How to destroy a working relationship: Ego

I recently read Ryan Holiday's book 'Ego is the Enemy', which I found very thought-provoking. If you're like me, you'd expect to understand the content of the book just by hearing the title, however, according to Ryan, that would be your ego talking.

Listing to all the stories of clients over the past few years, and thinking back over my own personal career challenges, disagreements with colleagues and growth struggles, I was struck by how much of it can relate back to ego being a central component. 

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Anti-fragile

"What doesn’t kill you only makes you stronger.” Well, while that’s not quite true, we all get the idea. That’s also the premise of Nassim Taleb’s book ‘Antifragiel’ which talks about how various stress on different systems (from the human body to the financial markets) actually benefit from temporary stress because it allows them to develop great resilience and long-term strength. For example, going to the gym to put your body under temporary stress will ‘weaken’ your muscles for the day but strengthen them overall. Dealing with challenging new situations in work is often stressful, but prepares us for doing that in the future.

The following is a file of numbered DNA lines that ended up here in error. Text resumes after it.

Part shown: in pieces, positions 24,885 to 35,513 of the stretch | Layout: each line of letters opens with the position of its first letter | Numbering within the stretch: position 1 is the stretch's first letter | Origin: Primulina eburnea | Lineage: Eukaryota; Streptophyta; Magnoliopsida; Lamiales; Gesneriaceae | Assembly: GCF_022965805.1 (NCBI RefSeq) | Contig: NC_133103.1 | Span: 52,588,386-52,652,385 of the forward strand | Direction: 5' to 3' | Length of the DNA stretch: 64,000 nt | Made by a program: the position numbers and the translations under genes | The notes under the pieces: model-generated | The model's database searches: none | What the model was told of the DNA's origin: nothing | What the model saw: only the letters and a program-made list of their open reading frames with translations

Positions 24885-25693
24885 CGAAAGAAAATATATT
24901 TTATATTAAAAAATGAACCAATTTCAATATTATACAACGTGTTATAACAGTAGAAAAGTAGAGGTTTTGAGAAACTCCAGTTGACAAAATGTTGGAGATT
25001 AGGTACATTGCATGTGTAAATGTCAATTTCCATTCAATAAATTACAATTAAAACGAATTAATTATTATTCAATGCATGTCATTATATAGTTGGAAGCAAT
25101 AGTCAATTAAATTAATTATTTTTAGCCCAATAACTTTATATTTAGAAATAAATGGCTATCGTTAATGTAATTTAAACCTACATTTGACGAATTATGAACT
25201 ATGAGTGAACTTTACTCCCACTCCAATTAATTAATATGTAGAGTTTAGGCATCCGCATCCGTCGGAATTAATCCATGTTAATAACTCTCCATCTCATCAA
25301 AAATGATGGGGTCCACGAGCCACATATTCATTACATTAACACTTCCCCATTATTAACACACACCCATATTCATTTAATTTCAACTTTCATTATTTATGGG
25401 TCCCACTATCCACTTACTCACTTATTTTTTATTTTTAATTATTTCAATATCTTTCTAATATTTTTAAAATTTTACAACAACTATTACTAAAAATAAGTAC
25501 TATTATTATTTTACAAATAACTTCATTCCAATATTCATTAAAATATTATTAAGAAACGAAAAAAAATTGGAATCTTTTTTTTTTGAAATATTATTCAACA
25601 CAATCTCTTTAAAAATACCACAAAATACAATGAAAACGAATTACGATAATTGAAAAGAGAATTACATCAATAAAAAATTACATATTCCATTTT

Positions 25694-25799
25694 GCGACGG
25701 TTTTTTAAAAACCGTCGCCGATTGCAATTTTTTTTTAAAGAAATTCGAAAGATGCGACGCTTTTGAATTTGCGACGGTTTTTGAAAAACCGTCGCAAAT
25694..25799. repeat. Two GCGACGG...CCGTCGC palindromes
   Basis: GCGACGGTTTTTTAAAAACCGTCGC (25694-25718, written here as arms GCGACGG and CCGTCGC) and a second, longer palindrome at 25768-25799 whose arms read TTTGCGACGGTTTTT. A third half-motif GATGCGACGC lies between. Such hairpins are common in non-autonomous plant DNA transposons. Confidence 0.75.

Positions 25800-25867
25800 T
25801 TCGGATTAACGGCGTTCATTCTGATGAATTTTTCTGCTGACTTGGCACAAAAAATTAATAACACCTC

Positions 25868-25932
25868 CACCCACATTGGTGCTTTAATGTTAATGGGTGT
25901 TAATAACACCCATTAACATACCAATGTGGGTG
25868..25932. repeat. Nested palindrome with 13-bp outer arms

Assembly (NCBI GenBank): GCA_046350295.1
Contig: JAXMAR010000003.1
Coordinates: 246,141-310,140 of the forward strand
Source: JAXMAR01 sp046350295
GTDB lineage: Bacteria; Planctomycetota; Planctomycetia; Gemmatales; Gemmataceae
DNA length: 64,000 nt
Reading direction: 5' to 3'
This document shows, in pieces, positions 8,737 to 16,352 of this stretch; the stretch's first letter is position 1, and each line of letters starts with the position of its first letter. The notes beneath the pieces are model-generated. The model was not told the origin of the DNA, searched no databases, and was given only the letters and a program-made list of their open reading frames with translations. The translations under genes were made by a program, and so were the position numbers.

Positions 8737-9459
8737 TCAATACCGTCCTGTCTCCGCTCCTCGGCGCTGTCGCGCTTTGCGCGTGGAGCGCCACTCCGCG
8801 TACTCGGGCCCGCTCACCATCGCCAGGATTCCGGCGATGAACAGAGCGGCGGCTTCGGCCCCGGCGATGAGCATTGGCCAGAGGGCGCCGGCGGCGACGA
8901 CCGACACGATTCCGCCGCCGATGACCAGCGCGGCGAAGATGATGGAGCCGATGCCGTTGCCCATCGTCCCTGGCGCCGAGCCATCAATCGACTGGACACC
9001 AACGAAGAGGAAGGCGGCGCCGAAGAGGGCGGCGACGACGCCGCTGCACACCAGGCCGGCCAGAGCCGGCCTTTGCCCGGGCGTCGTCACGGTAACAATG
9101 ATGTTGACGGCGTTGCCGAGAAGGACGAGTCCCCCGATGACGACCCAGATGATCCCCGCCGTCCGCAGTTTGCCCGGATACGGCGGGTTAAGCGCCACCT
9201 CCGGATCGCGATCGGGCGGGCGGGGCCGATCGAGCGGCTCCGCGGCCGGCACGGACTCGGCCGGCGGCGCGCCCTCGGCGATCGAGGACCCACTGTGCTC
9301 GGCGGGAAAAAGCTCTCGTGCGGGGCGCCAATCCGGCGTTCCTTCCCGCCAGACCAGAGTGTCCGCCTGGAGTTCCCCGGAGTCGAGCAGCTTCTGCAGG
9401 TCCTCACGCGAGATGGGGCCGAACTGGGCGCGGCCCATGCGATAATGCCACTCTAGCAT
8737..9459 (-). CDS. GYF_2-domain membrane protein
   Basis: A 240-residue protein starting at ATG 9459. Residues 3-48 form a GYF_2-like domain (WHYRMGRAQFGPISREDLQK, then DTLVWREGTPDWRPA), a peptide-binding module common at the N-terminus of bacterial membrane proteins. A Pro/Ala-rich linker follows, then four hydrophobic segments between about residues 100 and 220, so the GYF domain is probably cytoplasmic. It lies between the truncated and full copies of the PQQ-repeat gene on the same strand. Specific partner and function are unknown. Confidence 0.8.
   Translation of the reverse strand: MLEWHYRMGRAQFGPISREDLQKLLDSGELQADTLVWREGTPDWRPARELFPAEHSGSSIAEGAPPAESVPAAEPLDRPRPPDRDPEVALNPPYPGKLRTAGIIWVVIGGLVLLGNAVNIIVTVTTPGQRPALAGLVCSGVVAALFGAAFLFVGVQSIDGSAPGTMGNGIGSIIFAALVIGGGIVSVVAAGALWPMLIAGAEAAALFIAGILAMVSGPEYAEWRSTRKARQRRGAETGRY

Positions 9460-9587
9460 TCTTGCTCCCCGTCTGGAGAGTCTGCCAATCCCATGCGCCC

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Learning to say 'no'

You might be surprised to find out that some people find it difficult to say 'no'. Perhaps they think it's rude, impolite or inflexible. It's not. Of course, it's always good to show a collaborative spirit, to be open to change, constructive criticism, and to do things that are in the best interest of the group (within reason). 

However, if something is clearly negative for the person involved, it's important to be able to have the difficult conversation; to say 'no'; or ask for what you really want (e.g. more money, time, responsibility). With that in mind, you have to find your own comfortable way of saying it but here are some examples:

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